LA Opera’s new production of Philip Glass’s Akhnaten is a wondrous event and modern opera extravaganza. There are no supertitles and barely any comprehensible words (except for occasional summaries by the Scribe played majestically by the powerful Zachary James). The audience is taken on a journey to ancient Egypt, 14th century B.C., in a most artistic and stylized manner, which is a feast for the eyes and ears as well as the heart.
The pageantry is composed of carefully choreographed symbolic movements and costumes and includes traditional Egyptian enigmatic writing, quotes from the Egyptian Book of the Dead, headdresses and most notably dance-like, Cirque du Soleil-type juggling. And it is all done with slow - slow and deliberate - movement, which seems to intensify the grandeur and significance of the historic events and the characters’ emotional drives. In fact the slowness adds a meditative quality to the entire piece.
The chorus under Grant Gershon’s direction adds immeasurably to the atmosphere. In many scenes the stage is packed with nearly 75 performers moving and singing these unknown phrases and yet keeping together in one spirit. Kudos to director Phelim McDermott for keeping everyone moving - all at the same pace.
Adding to all that, the title character is played by one of the rare performers in the world who is able to sing countertenor, Anthony Roth Costanzo. This amounts to a guy sounding like a soprano. Why, you might ask? All I can say is it totally works. His angelic voice serves to elevate his spirituality and purity and is gorgeous both solo and when harmonizing with his love, Nefertiti, J’Nai Bridges, and his mother, Queen Tye, Stacey Tappan.
Oh, and did I mention the nudity? The young Akhnaten is anointed and lifted into his kingly garbs by many courtly hands, in a ceremony which makes him seem compliant and humble. Since the movements are so slow, the audience gets a good look at his private parts, so thus we are certain that these sounds are coming from a male body.
It may be hard to imagine all these diverse elements together in one production, but they are all here and with Phillip Glass’s intense music, which heightens the emotion and moves the large story forward.
Akhnaten was a pharaoh who changed the course of history by doing away with all the many revered gods and goddesses of his time. He believed in the one god, the Sun god, Aten. Akhnaten built a city “The City of the Horizon of Aten.” He fell in love with the beautiful Nefertiti and as the Scribe tells us, wanted to spend his days gazing on her beauty.
Nefertiti, played by the gorgeous and enchanting mezzo soprano J’Nai Bridges is also perfect in her casting. The drawn-out love duet sung with no words but pure feeling is masterful. She and Akhaten are clothed in bright red draping gauze, which becomes entwined. I would have liked to see and hear even more from this rising star.
The king and his family live blissfully as they become more secluded in their devotional ways. Meanwhile enemies are gaining force. He is no longer a combative person, and he must pay the ultimate price for his beliefs and way of life.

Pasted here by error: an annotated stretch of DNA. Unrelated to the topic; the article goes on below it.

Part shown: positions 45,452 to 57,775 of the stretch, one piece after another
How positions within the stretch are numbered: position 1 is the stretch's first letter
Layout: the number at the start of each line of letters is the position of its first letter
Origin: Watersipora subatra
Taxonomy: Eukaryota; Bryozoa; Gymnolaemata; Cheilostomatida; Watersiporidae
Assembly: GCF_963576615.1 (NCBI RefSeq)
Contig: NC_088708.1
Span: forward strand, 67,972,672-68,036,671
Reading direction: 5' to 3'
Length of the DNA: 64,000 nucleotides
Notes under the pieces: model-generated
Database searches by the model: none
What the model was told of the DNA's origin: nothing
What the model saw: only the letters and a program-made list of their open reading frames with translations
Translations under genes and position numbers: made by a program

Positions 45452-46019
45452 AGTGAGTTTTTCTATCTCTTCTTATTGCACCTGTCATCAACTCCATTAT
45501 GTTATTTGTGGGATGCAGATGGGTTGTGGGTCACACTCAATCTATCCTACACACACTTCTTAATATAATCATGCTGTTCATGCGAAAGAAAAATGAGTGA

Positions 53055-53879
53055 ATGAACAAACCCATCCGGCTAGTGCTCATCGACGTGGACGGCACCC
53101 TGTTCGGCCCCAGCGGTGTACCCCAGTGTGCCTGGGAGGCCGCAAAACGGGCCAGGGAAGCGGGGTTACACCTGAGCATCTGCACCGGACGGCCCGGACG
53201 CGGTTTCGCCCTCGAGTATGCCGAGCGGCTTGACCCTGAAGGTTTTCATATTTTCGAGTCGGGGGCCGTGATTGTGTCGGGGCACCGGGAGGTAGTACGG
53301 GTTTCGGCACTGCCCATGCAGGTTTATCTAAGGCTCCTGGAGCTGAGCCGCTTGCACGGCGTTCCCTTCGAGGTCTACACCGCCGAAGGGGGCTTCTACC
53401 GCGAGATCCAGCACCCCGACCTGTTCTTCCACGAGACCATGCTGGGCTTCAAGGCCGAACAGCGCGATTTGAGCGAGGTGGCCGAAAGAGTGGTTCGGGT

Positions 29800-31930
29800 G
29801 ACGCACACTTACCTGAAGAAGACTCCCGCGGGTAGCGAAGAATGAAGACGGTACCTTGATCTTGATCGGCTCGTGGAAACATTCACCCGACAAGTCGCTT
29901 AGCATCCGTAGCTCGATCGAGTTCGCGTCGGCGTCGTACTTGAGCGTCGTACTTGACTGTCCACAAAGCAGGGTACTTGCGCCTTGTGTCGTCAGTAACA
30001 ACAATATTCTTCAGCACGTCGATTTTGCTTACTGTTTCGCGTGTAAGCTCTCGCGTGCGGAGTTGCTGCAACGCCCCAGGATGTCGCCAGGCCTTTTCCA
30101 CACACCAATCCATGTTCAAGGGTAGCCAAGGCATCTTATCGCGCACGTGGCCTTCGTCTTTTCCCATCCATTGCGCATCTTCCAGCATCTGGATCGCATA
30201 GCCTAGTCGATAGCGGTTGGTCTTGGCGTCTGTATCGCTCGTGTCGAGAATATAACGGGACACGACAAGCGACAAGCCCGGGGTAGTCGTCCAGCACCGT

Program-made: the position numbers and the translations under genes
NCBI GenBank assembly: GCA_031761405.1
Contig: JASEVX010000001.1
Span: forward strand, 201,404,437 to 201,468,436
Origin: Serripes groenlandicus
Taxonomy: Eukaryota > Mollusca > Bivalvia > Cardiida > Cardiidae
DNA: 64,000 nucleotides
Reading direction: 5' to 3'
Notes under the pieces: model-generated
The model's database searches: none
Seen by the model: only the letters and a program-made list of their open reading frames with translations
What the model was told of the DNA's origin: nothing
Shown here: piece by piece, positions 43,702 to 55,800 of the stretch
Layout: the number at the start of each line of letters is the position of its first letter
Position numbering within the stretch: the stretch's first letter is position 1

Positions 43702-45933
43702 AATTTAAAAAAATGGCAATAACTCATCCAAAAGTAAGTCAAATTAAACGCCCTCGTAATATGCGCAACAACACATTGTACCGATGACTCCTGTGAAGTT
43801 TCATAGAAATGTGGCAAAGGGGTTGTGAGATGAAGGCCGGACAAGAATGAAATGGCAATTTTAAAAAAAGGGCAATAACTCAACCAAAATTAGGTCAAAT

In the statuesque death scene, his somewhat frail and draped body is held tenderly by the Scribe. It is reminiscent of the Pieta of Leonardo de Vinci when Mary held the body of her dying son.
Indeed some believe that Akhnaten is a forerunner of Jesus himself. And this type of symbolism also enriches the story and historical perspective.
There are touches of modern-day culture throughout. In the opening scene a large group of scientists surround the mummy like figure of Akhnaten’s father Amenhotep, who has just died. They are preparing the body for burial and the next life. The embalmers are in white coats and look quite modern. In fact they reminded me of a scene of examining the corpse of an alien who fell to earth. (And indeed don’t these exotic ancients feel almost as estranged from us today as outer-space aliens?) At the end of the story there are also scenes of students in a modern-day Egyptology class learning of this period in history. A wax-like figure of Akhnaten is labeled as if in an exhibit. Glass connects this story’s relevance to the audience in so many ways. The figure seems to come to life, and remnants of his beliefs begin to reappear.
The costumes are spectacular. I especially loved the large animal headdresses and the sparkling regal robes. The juggling choreography (thanks to Sean Gandini) is thrilling, and the LA Opera Orchestra, under the helm of conductor Matthew Aucoin was perfect. It must be quite a feat to stay on top of this music which at times goes on and on with very little variation and seems to change with no indication. Yet performers and orchestra were in tune with every note as it all heightens the dramatic impact.
There were a few members of Black Lives Matter outside the opera saying that Akhnaten was black. They were protesting the casting of a white man. It made me think twice.
But once I saw the character and the requirements of his voice as they were created, and learned how rare to even find that voice, it made me realize why it was cast as it was (notwithstanding the great talent of Anthony Roth Costanzo).
LA Opera has put out a statement, “We fully agree that the historical contributions of people of color have long been distorted or ignored. We wholeheartedly support all peaceful efforts to right these wrongs… We strive for overall diversity in our casting, we have a long-standing policy of ignoring age, race and other physical characteristics when it comes to casting particular roles... the title role is particularly difficult to cast, especially in this production. Anthony Roth Costanza was one of only two singers we found to have the skills and ability to perform the role of Akhnaten.”
Photos: Craig T. Matthew / LA Opera.
Georja Umano is an actress and animal advocate.
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